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Discussion Starter #1 (Edited)
Hi all. I purchased my first Subaru last week, Crosstrek premium, 2017, just over 33k miles. Super clean Carfax, single owner, was used as a company vehicle. I'm not sure where to put this question I hope this is the appropriate place.

I feel like I sometimes notice a side to side wobble in the car. There is no sound along with it, nothing ascertainable going on other than this subtle wobble. I've noticed it when slowing to a stop for about 45 miles/hour, but I also feel like I've noticed it on the highway, and also feel like at times I have to work more than I expect to, to keep the car going straight in the lane on the highway. it almost feels like when you're driving on a highway on a super windy day and the wind feels like it's pulling at the car from sideways so you have to work a little more, grab the wheel a little tighter to keep going straight. I'm not sure at what speeds on the highway that does this I will try to make a note of that. Also, I would not call it a vibration. More like the wheels/tires are securely gripping the road, but the car body shimmies a little. at least that is my experience of it while driving.

I've been wondering if it's normal and has something to do with the vehicle dynamics system (and I really don't even know what that is or does at the moment). I've definitely been driving faster than usual but definitely not the fastest person on the highway. I don't think I've gone above 75.
For context I'm coming from driving a Honda Element - slow, boxy. And before that a Mazda 3. I was expecting the Crosstrek to drive like the Mazda 3 - fast, hug the road and corners... It doesn't quite drive like the Mazda in that way which is okay, but, I feel like what I'm noticing is worth asking about.
Any thoughts?
 

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Discussion Starter #2
I will admit that in general traffic I will most often be the first one coming to a stop at the light, and the quickest to take off, so I am probably slowing down to a stop from 45 mi/hour faster than most people would. I also will say that I have yet to been passed by another Subaru Crosstrek driver (so far has been 100% the opposite way). So, my history with the Mazda 3 and my expectations for how I would be able to drive the car may be at play here.
 

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I have noticed that mine gets blown around in the wind a bit more that my previous Subaru, a Baja that is a good bit heavier. I suppose that it is due to being a lighter vehicle. If your problem is more than just being a lighter vehicle, you might try 2 to 4 psi more air in the tires and see if it makes a difference.
 

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Discussion Starter #4
Hmm ok I'll look at the tires. Are you saying to use two or four more that is recommended on the tire? I honestly don't know how to do these things but I want to learn because I'm trying to set myself up to go on a one-month cross country car camping road trip sometime within the next two years. I don't even know how to figure out the PSI on tires. I have to get a gauge or something.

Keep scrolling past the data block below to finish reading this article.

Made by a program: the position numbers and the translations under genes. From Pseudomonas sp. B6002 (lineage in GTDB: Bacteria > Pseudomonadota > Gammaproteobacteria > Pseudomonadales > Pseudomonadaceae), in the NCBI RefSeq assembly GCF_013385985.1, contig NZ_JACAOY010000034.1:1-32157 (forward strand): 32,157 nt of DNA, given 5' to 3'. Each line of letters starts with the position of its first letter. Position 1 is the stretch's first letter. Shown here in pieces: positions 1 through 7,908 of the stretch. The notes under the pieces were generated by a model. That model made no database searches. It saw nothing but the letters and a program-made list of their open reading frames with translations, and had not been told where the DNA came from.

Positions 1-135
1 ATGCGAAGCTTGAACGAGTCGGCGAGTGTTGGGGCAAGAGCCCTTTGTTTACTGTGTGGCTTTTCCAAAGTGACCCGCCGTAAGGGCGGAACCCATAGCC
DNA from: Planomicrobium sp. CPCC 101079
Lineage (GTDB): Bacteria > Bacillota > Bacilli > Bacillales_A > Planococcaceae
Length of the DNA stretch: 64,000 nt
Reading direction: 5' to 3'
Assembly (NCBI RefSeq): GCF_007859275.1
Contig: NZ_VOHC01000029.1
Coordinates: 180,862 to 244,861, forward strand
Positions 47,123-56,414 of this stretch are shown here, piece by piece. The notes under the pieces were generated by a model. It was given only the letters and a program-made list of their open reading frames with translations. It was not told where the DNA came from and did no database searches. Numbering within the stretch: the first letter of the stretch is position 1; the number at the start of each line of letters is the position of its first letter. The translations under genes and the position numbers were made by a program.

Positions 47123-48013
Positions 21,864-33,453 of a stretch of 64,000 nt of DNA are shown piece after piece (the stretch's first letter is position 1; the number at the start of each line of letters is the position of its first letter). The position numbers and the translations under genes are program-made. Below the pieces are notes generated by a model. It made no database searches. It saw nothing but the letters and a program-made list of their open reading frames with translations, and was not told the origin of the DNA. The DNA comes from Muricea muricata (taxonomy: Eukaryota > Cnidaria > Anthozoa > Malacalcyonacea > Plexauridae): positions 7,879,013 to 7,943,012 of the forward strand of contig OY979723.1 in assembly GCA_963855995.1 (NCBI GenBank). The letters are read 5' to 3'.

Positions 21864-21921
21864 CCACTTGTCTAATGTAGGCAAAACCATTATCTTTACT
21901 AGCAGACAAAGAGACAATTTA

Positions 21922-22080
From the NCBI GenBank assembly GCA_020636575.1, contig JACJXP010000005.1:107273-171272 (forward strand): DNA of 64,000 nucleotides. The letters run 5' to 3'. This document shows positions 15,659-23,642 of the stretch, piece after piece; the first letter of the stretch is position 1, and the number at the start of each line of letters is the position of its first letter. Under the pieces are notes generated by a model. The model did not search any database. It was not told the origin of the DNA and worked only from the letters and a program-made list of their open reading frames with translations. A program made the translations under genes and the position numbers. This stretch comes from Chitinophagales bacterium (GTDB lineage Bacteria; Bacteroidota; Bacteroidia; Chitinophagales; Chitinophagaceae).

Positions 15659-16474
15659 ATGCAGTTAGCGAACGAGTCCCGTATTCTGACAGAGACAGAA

I also think that I probably just need to slow down. I try to make myself do it but it's really hard :/ I honestly I think that there are probably a couple times this past week that I went just a little faster then the vehicle is probably meant to go safely on a turn or something.
I would say that the car definitely has a sort of generally cushiness to the suspension, which I can imagine helps make things more comfortable (while keeping the tires on the ground) if you're driving over a bunch of rocks or down an uneven dirt road or something like that. and designing something with the suspension that way seems consistent with the intent of the vehicle.
 

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I had a 2006 Mazda3 before my '19 Limited. They are like a big go-kart on wheels. Not a lot of cars replicate that feeling. Slow down a bit on the twisty parts. I don't know about the '17 Premium, do you have Lane Keep Assist? If you do, it sounds like it's "on" and you're not used to the feeling. If you don't, IDK! o_O
 

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Discussion Starter #8
I had a 2006 Mazda3 before my '19 Limited. They are like a big go-kart on wheels. Not a lot of cars replicate that feeling. Slow down a bit on the twisty parts. I don't know about the '17 Premium, do you have Lane Keep Assist? If you do, it sounds like it's "on" and you're not used to the feeling. If you don't, IDK! o_O
  • Yes haha Go-kart sounds pretty accurate. Very very fast go-kart. Man I loved driving that car so much. 2003, and I swear that was the best year. The steering was tight I could float across three lanes at high speed and barely have to hang on to the wheel. But, probably best I don't have a car that can do that 🤔